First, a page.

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Critical Mass

November 01, 1987|Patrick Goldstein

Will the real Martin Quatermass please stand up?

He's listed as the screenwriter of "Prince of Darkness," John Carpenter's latest scare-fest. Quatermass even has a generous bio in the film's production notes. But is he really a former physicist and brother of British rocket scientist Bernard Quatermass, as the notes contend (and as many critics wrote in their reviews)? Or is he actually a clever pseudonym invented by Carpenter, a big fan of several '50s British fantasy films that chronicled the adventures of a scientist-hero named . . . Bernard Quatermass?

Numerous veteran reviewers took the production notes literally, including the N.Y. Times' Vincent Canby, who dismissed Quatermass' "first screenplay" as being overloaded with dialogue and "stingy" with surprises. Our own Michael Wilmington cited brother Bernard, the rocket scientist.

(Among critics who spotted the ruse: Her-Ex's Deborah J. Kunk, Chicago Trib's Dave Kehr and Daily News' Michael Healy.)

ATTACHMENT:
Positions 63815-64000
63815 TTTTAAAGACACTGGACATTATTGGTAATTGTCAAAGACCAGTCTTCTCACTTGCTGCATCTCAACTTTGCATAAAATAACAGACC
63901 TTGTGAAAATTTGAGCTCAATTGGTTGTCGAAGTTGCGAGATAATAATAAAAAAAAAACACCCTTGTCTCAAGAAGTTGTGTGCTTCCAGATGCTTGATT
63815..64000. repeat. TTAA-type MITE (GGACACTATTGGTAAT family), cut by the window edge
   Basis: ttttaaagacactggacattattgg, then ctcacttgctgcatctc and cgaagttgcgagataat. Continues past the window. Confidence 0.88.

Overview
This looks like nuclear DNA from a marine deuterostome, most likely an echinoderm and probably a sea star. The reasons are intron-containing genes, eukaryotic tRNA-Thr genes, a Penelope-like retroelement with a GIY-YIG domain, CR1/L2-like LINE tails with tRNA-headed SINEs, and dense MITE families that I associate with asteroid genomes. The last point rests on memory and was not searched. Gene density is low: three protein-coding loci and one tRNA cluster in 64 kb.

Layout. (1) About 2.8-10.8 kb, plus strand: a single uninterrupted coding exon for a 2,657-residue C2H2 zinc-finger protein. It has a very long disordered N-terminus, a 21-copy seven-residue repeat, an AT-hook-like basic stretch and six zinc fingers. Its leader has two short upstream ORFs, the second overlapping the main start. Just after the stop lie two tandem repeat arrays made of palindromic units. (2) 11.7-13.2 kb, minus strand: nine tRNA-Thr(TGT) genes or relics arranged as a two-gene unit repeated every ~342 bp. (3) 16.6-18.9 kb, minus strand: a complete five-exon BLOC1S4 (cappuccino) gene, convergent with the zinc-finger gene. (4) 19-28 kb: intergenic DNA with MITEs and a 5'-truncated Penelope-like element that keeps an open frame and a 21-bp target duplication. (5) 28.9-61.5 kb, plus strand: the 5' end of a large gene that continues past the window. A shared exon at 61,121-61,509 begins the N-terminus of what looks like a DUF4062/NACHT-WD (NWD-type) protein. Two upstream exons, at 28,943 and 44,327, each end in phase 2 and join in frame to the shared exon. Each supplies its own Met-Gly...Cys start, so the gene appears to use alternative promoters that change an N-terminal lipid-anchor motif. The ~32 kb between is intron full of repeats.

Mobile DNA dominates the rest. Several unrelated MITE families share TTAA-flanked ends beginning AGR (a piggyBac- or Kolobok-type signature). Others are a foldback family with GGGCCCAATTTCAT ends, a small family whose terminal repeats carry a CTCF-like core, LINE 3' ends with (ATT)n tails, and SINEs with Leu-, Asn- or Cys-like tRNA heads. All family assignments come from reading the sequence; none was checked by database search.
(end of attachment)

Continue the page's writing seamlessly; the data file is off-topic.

Carpenter acknowledged that he wrote the sly bio--and that the pseudonym was "meant as an homage to Nigel Kneale," the screenwriter who penned the British films and who has been "an enormous influence" on Carpenter's career.

But: "I can't tell you who really wrote the screenplay. I made a promise to someone that I wouldn't tell anybody. Anyway, I don't want to help you guys."

He implied that he may have collaborated on the script with a scientific heavyweight: "Despite what the critics wrote, all the scientific principles (about quantum physics) in the film are true. In fact, considering who wrote the screenplay, it would be as if Albert Einstein had written a book under a pseudonym--and then all the reviewers said the book's scientific claims were hogwash."

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